Basically, Luva has no problem making up claims about myself and my website in order to make me look dishonest. I have many different sections to my website, but when it comes to my Christ-myther section, the main thing that I'm looking for is the evidence to back up the claims. That's all. On the occasions that I've found it or had a Christ-myther present it to me, I've had no problem posting it on my website. But the fact remains that the majority of Christ-myther claims about Horus and the other deities have no evidence to back them up. If there was evidence, you would think that Christ-mythers would be only too happy to share it with me. They tell me that the evidence is in this source or that source, but, if it was, then wouldn't it be available to them to share with me? Wouldn't they be able to give me something other than excuses?
I have since (in March of 2012) re-joined the forum after a member posted a negative review of my book "Myth?" on Amazon despite clearly never having read it in the first place. Soon after joining, Luva pointed out that he'd responded to my response in a post from late 2010.
In my response, I'd responded to his claim that "the majority of my website is centered around her work" by showing that less than 5% of my pages even mention her.
To this, he says: "I made no mention of KD8's website page numbers or percentages of this or that - because it's completely irrelevant."
Actually, the word "majority" does indeed reference a percentage. 5% can never be a majority. Even if he's taking any page about mythicism in general, whether it mentioned Acharya or not, as being "centered around her work", it's still a minority.
He then says "According to the Wayback Machine, King David 8 has mentioned: "Acharya S, the author of "The Christ Conspiracy: The Greatest Story Ever Sold," from the beginning.'D8's oldest archives mention Acharya S and her book Christ Conspiracy. Her response to KD8's very own e-mail to Acharya is dated "(9/1/02)" - that was over 8 years ago, and KD8 still hasn't read a single book of hers."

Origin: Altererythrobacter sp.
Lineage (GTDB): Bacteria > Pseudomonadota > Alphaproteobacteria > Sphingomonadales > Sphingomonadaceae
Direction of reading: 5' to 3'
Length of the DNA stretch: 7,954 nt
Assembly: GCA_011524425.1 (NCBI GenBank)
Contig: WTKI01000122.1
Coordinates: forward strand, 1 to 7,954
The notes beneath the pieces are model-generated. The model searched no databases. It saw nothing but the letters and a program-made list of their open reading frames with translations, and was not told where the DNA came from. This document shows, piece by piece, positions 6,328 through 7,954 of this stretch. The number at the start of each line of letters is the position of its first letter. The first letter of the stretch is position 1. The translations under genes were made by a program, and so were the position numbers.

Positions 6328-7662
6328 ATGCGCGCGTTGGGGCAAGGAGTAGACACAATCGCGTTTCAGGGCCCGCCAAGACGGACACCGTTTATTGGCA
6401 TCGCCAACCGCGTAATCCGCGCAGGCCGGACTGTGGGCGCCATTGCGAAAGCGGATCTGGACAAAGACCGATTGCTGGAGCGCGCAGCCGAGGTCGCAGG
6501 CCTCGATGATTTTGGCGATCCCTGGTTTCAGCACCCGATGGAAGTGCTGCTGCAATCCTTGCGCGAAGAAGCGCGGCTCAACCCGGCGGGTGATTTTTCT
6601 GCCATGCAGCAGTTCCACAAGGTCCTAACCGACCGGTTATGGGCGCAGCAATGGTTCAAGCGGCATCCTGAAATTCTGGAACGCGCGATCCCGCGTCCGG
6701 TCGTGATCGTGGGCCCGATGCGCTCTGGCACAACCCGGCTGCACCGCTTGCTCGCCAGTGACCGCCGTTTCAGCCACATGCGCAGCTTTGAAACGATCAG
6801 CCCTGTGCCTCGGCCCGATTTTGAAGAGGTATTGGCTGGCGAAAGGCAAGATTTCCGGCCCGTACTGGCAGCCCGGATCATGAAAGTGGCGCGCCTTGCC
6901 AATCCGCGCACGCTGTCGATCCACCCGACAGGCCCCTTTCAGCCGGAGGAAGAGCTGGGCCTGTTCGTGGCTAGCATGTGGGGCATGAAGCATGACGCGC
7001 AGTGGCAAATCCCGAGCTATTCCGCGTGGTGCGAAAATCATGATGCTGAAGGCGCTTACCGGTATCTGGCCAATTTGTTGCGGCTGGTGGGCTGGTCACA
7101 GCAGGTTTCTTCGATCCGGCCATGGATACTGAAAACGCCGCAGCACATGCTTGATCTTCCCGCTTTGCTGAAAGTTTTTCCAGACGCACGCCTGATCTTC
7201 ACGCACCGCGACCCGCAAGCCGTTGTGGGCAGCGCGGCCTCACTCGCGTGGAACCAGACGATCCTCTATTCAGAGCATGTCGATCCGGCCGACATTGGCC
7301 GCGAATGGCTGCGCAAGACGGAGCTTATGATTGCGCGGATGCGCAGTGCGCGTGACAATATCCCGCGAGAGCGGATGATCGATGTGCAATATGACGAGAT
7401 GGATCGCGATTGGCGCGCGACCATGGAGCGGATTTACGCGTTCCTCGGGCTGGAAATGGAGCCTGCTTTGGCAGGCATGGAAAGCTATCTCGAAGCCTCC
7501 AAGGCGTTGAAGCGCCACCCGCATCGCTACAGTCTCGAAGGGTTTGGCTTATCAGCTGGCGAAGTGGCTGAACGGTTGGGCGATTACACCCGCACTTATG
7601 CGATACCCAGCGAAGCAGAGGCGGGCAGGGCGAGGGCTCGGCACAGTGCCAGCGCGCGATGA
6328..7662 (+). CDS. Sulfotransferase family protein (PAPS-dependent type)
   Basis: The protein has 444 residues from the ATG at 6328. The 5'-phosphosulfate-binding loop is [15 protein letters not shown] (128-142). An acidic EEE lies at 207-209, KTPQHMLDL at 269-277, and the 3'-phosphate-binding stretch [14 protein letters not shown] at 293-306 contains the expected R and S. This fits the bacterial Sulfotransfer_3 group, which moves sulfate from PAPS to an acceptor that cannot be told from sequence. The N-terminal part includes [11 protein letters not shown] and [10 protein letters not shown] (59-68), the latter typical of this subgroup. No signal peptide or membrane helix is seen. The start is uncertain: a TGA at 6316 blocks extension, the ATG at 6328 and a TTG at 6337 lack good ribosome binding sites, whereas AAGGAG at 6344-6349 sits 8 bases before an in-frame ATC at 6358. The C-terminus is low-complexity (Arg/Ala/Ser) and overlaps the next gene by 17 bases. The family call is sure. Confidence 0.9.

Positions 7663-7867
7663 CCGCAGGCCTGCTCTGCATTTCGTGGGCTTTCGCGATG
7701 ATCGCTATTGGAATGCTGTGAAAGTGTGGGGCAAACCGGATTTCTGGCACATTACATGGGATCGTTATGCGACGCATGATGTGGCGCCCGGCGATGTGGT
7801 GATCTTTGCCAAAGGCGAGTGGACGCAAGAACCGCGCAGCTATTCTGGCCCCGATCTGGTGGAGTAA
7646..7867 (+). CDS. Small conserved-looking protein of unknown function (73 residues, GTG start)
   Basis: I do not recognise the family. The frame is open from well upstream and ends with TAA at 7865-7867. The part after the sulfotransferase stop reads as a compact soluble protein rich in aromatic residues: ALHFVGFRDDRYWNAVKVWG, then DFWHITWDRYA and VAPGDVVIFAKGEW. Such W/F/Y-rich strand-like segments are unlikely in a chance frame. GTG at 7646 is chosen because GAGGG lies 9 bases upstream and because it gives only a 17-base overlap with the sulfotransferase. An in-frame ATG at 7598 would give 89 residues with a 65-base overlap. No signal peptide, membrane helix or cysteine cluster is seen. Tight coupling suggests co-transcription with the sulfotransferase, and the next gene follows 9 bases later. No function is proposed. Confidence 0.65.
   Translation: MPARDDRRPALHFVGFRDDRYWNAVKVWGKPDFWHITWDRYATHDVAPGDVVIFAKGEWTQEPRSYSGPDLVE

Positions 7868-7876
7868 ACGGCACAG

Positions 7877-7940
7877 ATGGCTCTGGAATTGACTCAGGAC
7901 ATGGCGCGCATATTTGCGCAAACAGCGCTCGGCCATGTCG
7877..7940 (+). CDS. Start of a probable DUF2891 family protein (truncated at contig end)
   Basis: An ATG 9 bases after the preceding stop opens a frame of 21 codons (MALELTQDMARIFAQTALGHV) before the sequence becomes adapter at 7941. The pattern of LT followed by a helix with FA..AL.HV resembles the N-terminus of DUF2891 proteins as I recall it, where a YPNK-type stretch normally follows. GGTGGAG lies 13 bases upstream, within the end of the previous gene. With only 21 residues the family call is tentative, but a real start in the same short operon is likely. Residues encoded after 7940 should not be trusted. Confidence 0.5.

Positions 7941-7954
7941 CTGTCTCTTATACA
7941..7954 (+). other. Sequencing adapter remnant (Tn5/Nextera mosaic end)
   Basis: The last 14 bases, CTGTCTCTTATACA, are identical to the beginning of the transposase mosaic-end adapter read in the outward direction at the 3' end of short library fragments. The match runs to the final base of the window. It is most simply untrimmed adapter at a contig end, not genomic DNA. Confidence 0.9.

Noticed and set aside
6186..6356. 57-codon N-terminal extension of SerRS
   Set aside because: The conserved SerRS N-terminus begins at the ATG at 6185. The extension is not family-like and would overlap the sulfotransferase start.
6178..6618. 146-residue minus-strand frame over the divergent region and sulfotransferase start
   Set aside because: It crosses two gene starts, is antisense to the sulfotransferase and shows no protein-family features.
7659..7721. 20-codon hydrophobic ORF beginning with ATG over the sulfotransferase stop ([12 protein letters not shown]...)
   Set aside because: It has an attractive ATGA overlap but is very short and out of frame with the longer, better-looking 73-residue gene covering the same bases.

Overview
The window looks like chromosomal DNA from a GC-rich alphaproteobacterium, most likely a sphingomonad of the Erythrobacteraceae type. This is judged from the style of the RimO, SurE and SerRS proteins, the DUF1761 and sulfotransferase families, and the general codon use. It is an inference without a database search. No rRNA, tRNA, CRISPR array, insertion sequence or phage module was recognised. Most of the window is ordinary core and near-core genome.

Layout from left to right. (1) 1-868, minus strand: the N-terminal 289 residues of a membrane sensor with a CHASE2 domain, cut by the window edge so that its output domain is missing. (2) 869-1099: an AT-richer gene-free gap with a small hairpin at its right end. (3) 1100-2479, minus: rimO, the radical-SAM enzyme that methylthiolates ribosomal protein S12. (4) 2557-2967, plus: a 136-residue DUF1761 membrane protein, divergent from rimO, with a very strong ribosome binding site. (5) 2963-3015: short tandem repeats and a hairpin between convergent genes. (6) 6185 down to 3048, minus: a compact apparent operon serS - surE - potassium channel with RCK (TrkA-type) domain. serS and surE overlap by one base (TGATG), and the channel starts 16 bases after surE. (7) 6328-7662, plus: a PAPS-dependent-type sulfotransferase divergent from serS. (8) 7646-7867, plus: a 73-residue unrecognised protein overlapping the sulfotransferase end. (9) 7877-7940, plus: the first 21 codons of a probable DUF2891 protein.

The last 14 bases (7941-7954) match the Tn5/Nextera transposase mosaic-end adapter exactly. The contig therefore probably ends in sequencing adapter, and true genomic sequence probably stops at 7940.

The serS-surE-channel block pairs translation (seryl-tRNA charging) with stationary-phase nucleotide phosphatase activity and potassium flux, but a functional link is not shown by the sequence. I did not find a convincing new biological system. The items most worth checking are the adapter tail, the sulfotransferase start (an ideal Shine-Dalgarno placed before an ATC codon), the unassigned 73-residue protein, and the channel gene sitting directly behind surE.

So now he's claiming that a page from 2002 is one of my "oldest" pages. Actually, that's one of my newest pages. My website actually dates back to 1996 when I had it as hometown.aol.com/KingDavid10/Home.html (don't bother putting that link in, since it's down now - but you can find it using the "Wayback Machine" he linked above). Most of the material on my site was part of the AOL site, the only things I've added since being the "mythicism" section, most of the letters, and a few other pages.
Now, I understand if he was unaware of my previous website. I can't imagine how he would have known about it. Assuming a page from 2002 was one of my earliest was an understandable mistake, but it was still a mistake on his part. All I'm saying is, for the record, the majority of my website WAS created before I'd even heard of Acharya and Zeitgeist.
As for his repeated insistence that I haven't read her books, he's correct, and I've never claimed I have. But I've also never criticized her books, as he keeps claiming I have. When I question or comment on the mythicist claims, he needs to remember that the claims didn't begin or end with her. Neither their first nor last appearance were in Acharya's books.
He then quotes where my Copycat Challenge page says "I have a website that is trying to debunk the claim of the Jesus story being influenced by pre-Christian deities ... Below, I give seven common lists that I see Christ-mythers give."